A map by DFO shows the shellfish harvesting closures in red, as of July 10, 2018. (Fisheries and Oceans Canada)

DFO announces shellfish harvesting closure off northern B.C.

Areas 2 and 24 cannot be harvested for geoduck or horse clams as of July 10

Geoducks and horse clams off Haida Gwaii and Tofino are now on DFO’s no-harvest list.

DFO announced its latest harvesting closure on July 10, which includes Area 2 and 24. On Haida Gwaii, North Beach remains open for razor-clam harvesting.

People who eat contaminated geoduck could get paralytic shellfish poisoning (PSP), which in extreme cases can be deadly.

“One result was because the sample came back above acceptable standards,” said DFO’s Elysha Gordon, the Canadian Shellfish Sanitation Program Coordinator. “I will open and close an area based on test results, whether the area is clean and free of toxic algae or not.”

PSP can paralyze the respiratory system. Gordon said four people were recently hospitalized in Saanich for showing symptoms of PSP.

READ MORE: Sweeping salmon closures for recreational fishing

“Your body knows what’s going on, your brain knows what’s going on but you’re paralyzed including your breathing,” Gordon said. “They have to breathe for you until the toxin wears off. It can be quite scary.

“It’s not something you can cook and destroy,” she added.

The other areas affected by the July 10 closure were because samples had not been sent to be tested. Without proof that no contaminants are present, an area is automatically closed.

Much of the North Coast is always closed to bivalve shellfish harvesting, which includes geoduck, clams, oysters, scallops and mussels. Except for an area between Digby Island and the Lucy Islands off the coast of Prince Rupert, where only scallops can be harvested, Area 4 is also closed to shellfish harvesting. There is a full closure for shellfish harvesting from Areas 5 to 10, which stretch from Banks Island to Herbert Point.

Gordon recommends looking at the DFO for up-to-date closures, and added that it is illegal to harvest in a closed area.

“Check before you dig,” she said.

READ MORE: Cullen demands better leadership on salmon crisis



keili.bartlett@thenorthernview.com

Like us on Facebook and follow us on Twitter

DFOFisheries and Oceans Canada

Get local stories you won't find anywhere else right to your inbox.
Sign up here

 

A geoduck harvesting closure was announced for Area 2 and 24 by DFO on July 10. (Andy Hobbs /The Olympian via AP)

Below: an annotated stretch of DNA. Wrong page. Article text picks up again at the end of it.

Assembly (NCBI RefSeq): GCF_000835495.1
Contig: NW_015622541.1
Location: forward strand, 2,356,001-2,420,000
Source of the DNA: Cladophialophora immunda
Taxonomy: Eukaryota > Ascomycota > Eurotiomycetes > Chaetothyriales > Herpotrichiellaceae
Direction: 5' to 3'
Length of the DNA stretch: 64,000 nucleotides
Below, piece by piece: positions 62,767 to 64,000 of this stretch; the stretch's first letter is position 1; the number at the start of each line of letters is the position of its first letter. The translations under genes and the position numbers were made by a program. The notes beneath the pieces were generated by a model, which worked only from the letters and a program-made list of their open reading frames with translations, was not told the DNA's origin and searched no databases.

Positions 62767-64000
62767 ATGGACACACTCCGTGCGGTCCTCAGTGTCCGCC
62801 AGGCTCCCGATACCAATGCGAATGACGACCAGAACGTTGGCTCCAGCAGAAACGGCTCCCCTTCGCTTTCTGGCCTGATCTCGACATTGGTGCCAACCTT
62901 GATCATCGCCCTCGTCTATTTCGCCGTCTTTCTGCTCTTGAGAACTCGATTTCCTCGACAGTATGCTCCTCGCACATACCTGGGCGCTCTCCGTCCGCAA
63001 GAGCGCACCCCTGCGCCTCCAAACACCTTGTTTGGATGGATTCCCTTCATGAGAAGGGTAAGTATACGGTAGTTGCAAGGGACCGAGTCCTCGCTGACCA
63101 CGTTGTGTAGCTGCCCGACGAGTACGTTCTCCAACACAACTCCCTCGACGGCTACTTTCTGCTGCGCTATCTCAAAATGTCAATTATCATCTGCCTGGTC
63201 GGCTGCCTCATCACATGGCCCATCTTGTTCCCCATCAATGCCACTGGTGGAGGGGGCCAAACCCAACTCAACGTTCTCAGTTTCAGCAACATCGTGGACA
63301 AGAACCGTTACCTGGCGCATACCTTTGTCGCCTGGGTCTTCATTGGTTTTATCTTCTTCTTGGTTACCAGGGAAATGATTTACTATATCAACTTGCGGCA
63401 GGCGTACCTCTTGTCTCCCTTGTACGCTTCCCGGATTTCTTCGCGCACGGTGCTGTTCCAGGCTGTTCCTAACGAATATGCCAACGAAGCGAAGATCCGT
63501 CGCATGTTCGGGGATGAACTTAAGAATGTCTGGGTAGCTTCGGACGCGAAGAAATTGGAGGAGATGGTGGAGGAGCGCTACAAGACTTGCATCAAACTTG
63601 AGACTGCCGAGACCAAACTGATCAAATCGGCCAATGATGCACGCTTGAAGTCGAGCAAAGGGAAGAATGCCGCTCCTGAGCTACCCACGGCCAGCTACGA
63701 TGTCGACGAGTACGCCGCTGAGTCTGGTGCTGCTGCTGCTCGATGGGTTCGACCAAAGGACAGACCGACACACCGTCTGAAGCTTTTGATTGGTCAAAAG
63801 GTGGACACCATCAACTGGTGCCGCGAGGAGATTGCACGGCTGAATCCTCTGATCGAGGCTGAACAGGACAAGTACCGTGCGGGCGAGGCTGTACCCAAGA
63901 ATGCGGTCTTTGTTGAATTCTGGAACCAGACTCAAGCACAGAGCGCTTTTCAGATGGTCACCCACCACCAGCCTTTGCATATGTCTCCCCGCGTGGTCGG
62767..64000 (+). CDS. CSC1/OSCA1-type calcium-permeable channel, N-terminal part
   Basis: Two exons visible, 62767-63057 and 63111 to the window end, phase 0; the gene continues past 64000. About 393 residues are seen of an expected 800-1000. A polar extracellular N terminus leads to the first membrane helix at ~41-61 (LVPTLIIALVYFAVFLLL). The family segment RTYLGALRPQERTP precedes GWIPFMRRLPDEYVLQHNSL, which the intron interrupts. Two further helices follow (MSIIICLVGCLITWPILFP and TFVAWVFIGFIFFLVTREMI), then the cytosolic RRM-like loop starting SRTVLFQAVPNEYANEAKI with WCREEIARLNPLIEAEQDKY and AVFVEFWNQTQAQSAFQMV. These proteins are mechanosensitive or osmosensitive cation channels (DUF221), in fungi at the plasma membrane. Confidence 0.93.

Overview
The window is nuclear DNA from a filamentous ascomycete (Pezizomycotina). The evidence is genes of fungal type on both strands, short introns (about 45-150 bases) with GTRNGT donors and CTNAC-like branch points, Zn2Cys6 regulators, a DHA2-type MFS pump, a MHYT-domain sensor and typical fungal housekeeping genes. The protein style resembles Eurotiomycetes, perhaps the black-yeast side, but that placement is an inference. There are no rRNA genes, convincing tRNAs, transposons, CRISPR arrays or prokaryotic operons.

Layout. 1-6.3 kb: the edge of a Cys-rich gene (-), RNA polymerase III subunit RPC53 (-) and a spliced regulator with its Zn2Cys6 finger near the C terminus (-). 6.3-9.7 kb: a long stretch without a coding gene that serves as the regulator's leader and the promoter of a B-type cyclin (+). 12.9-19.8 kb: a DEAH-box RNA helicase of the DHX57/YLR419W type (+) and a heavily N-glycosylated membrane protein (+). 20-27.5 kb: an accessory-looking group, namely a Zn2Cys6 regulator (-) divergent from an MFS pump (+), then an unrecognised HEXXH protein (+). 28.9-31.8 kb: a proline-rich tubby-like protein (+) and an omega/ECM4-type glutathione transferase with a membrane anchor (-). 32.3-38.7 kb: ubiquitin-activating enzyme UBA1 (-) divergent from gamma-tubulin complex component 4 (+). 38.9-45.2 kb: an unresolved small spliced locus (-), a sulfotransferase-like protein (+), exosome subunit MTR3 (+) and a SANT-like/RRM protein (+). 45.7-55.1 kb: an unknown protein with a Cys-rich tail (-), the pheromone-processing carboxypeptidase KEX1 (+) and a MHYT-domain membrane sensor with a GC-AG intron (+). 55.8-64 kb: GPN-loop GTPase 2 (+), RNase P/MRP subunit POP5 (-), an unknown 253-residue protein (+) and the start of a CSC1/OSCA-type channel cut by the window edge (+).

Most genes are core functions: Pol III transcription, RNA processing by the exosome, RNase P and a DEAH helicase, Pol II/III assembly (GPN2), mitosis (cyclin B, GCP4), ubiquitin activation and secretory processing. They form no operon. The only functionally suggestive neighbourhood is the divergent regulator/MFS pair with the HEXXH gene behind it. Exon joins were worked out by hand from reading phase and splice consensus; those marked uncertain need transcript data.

Comments are closed

Just Posted

Heart of Our City: Ron Nyce

Teaching, dancing and encouraging culture create the heartbeat of this drummer

Breast cancer screening available in Prince Rupert – ten days only

Mobile imaging suite will be in Prince Rupert from July 6 to 16

RCSCC 7 – Captain Cook is searching for new C.O.

Officer position will be vacant with CIC sailing away to different shores.

Police investigate July 2 homicide in Houston

Man succumbed to injuries at Pearson Road residence

Solidarity movement displayed in city

Prince Rupert locals demonstrated against

B.C. records 31 new cases, six deaths over three days due to COVID-19

There are 166 active cases in B.C., 16 people in hospital

96-year-old woman scales B.C. butte with help of family, friends

‘I did as I was told and I enjoyed every minute of it’

Parallel crises: How COVID-19 exacerbated B.C.’s drug overdose emergency

Part 1: Officials say isolation, toxic drug supply, CERB, contributing to crisis

Canadians with disabilities disproportionately hit by COVID-19 pandemic

More than four out of 10 British Columbians aged 70 and up have various disabilities

Camping offers a great pandemic escape, for less money than you might think

But for many first-timers, knowing what to bring can be a challenge

Turbulence in Canadian opinion on airlines COVID-19 response: poll

Thousands of people have beseeched Transport Minister Marc Garneau to compel airlines to issue refunds,

Police issue warning after baby comes across suspected drugs in Kamloops park

The 11-month-old girl’s mother posted photos on social media showing a small plastic bag containing a purple substance

Most Read